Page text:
Bingham returned to America on the eve of the Civil War to Kansas City, where since 1854, lawlessness and violence had raged at the Missouri-Kansas border. He pleaded with the federal officials to intervene. But the government in Washington, D.C., ignored him. With pillage and murder unchecked, many previously neutral Missourians joined the rebel cause, as Bingham had warned. More violence ensued. Escalation brought murder of hundreds and desolation for miles. Bingham poured his emotions into one of his few post-war genre pieces, Order No. 11.[4]

George Caleb Bingham
Martial Law or Order No. 11 (2) 1869
State Historical Society of Missouri
Columbia, Missouri

Because genre paintings dominate art history, portraiture is generally dismissed. The persistent 60 year-old assessment of Bingham’s work is based on his genre work. The judgment of deterioration rests almost exclusively on Order No. 11. Bingham’s life-long artistry can be found in fine post-war landscapes[5] warm, vibrant portraits, such as the tender portrait of his youngest son, James Rollins Bingham, 1869; and the exquisite Palm Leaf Shade, 1877.

George Caleb Bingham
James Rollins Bingham, 1870
Oil on Canvas, 28 x 24 inchesPrivate Collection

George Caleb Bingham
View of Pikes Peak 1, 1872
Oil on Canvas, 28 x 42 inches Amon Carter
Museum, Fort Worth, Texas

George Caleb Bingham
Thomas Hoyle Mastin, 1871

George Caleb Bingham
Palm Leaf Shade, 1878
Oil on Canvas, 26 x 22 inchesPrivate Collection

George Caleb Bingham
Little Red Riding Hood (Miss Eulalie Hockaday), 1878
Oil on Canvas, 49 x 37 inchesPrivate Collection

George Caleb Bingham
Miss Vinnie Ream, c. 1876
Oil on Canvas, 40 x 30 inchesState Historical Society of MissouriColumbia. Missouri

George Caleb Bingham
The Puzzled Witness, 1874
Oil on Canvas, 23 x 28 inches Private Collection (Detail)

Like most Americans, Bingham felt the pain of Civil War. He could no longer paint brilliantly luminous, heroic scenes.  Near the end of his life, Bingham represented himself as the central character in an overlooked genre work, The Puzzled Witness1874.  In this subtle self-portrait, he placed himself as a simple witness in uncomfortable surroundings.  George Caleb Bingham witnessed history in the making. He preserved history in enduringly beautiful paintings.  He participated in creating history.[6]  But at the end of his life, what was he to make of all that he has witnessed?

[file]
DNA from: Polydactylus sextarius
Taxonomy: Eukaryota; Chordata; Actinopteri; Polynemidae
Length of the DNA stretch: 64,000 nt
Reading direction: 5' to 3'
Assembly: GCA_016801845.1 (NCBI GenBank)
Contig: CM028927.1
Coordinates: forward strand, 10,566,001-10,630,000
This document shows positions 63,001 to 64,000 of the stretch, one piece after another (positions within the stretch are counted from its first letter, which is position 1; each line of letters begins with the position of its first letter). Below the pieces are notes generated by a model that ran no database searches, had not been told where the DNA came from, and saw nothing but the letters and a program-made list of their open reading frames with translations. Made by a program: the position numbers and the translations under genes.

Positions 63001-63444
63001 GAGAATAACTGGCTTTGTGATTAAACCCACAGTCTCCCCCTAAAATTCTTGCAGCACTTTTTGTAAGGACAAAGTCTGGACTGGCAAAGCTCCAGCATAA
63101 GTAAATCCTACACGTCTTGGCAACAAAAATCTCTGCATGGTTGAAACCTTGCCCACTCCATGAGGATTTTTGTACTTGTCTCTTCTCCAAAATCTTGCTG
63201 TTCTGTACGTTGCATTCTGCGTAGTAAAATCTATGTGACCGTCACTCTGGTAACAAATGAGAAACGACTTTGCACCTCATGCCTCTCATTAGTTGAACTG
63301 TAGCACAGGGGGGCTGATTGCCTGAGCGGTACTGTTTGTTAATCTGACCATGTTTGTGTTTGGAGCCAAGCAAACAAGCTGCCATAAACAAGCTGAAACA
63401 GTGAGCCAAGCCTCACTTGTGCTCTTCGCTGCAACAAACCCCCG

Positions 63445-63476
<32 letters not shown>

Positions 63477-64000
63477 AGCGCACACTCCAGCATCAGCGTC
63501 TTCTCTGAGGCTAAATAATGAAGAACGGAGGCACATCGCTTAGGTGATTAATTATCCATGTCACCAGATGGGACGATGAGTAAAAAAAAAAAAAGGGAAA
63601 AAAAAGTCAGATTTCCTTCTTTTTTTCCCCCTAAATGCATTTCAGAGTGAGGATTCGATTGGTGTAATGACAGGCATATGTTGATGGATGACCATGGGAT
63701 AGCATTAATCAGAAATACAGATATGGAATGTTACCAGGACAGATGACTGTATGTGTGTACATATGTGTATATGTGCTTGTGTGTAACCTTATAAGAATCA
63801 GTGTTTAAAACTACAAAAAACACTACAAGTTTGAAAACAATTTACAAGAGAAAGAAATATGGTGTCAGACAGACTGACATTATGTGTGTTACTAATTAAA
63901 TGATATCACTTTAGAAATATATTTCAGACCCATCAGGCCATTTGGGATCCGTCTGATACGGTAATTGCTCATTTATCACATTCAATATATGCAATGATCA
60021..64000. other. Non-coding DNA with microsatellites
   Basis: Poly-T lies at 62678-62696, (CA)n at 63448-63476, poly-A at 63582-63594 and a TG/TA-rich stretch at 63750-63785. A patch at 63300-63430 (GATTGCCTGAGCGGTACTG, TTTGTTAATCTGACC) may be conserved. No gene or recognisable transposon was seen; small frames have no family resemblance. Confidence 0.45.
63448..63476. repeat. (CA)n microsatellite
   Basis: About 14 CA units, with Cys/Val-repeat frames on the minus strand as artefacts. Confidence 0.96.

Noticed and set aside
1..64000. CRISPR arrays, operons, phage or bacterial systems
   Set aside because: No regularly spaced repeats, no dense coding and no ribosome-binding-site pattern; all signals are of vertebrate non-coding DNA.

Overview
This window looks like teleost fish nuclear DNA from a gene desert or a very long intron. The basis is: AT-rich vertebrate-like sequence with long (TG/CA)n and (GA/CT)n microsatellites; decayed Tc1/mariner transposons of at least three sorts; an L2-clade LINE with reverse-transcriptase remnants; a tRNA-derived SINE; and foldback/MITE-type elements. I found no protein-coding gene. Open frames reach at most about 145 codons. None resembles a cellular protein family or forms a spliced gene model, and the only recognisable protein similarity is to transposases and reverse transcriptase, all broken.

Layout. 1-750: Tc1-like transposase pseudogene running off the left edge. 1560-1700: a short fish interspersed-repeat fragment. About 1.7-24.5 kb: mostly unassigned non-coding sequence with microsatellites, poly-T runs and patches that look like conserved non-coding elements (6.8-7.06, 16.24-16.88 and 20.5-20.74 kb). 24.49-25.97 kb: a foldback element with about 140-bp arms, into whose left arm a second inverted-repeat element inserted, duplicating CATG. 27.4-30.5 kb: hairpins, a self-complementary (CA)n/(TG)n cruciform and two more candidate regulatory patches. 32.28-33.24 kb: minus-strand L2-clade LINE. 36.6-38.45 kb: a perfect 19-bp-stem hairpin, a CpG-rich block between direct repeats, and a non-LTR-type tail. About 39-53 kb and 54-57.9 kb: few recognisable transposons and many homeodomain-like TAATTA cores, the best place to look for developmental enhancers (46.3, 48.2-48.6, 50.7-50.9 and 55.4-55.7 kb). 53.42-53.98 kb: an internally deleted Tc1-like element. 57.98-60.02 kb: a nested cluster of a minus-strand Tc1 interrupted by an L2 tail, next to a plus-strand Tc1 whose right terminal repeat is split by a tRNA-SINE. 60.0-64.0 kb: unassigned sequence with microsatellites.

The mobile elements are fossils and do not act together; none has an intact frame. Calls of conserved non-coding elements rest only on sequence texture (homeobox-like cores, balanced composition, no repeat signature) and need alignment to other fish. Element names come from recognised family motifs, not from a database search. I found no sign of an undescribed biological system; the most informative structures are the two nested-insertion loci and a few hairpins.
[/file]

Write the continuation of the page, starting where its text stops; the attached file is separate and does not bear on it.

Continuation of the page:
Bingham depicted not only the antebellum world of America with perceptive clarity, but also Civil War and Reconstruction. Inherent in his later pieces are complex questions that still plague the nation: centralization vs. de-centralization, civil liberties vs. civil order.   The questions are hard ones. Devoting as much time to Bingham’s post-war pieces as to his antebellum might open doors of discussion and, perhaps someday, to answers.

Fine Art Investigations is devoted to locating all portraits of George Caleb Bingham and to telling the stories behind them within historical context. Both projects are works in progress.


[1] E. P. Richardson, Painting in America; the story of 450 years, (New York: Crowell, 1956), 176
[2] Nicola Hodge and Libby Anson, The A-Z of Art: The World’s Greatest and Most Popular Artists and Their Works, (Berkeley, California: Thunder Bay Press, 1996) and Ian Chilvers and Harold Osborne, The Oxford Dictionary of Art (New York: Oxford University Press, 1997), reduces E. P. Richardson’s assessment to “his work lost much of its racy freshness and charm, becoming overlaid with sentimentality”, page 64. Another iteration is found in Matthew Baigell, A Concise History of American Painting and Sculpture, (New York: Harper & Row, Publishers, 1984), 106: “Unfortunately he learned there to turn his compositions into sweetened, staged tableaux, with posed actors in place of vital, ordinary people.”
[3] An alternate opinion is that “In Düsseldorf…, the technical subtleties he absorbed seem to have disturbed the cohesive force of his vision. Bingham had been moving away from his original inspiration before he went abroad, and Düsseldorf merely reinforced the faults of his style” in Milton W. Brown, Sam Hunter, John Jacobus, Naomi Rosenblum, David M. Sokol,, American Art: Painting, Sculpture, Architecture, Decorative Arts, Photography, (New York: Harry N. Abrams, Inc., Publishers, 1979), 224
[4] Other post war genre paintings by Bingham are General Nathaniel Lyon and General Preston Blair Starting from the Arsenal Gate in St. Louis to Capture Camp Jackson, 1865; Major Dean in Jail, 1866; and The Puzzled Witness, 1874
[5] Connoisseur Paul Kossey discovered a new George Caleb Bingham landscape, which is pictured and described in detail in “George Caleb Bingham: A Landscape Discovery,” The Magazine Antiques , November /December 2014 issue
[6] Just as art historian Fern Helen Rusk resurrected Bingham from artistic oblivion in 1914 with her book, George Caleb Bingham, The Missouri Artist, historian Paul C. Nagel resurrected Bingham’s political contributions in 2005 in George Caleb Bingham: Missouri’s Famed Painter and Forgotten Politician.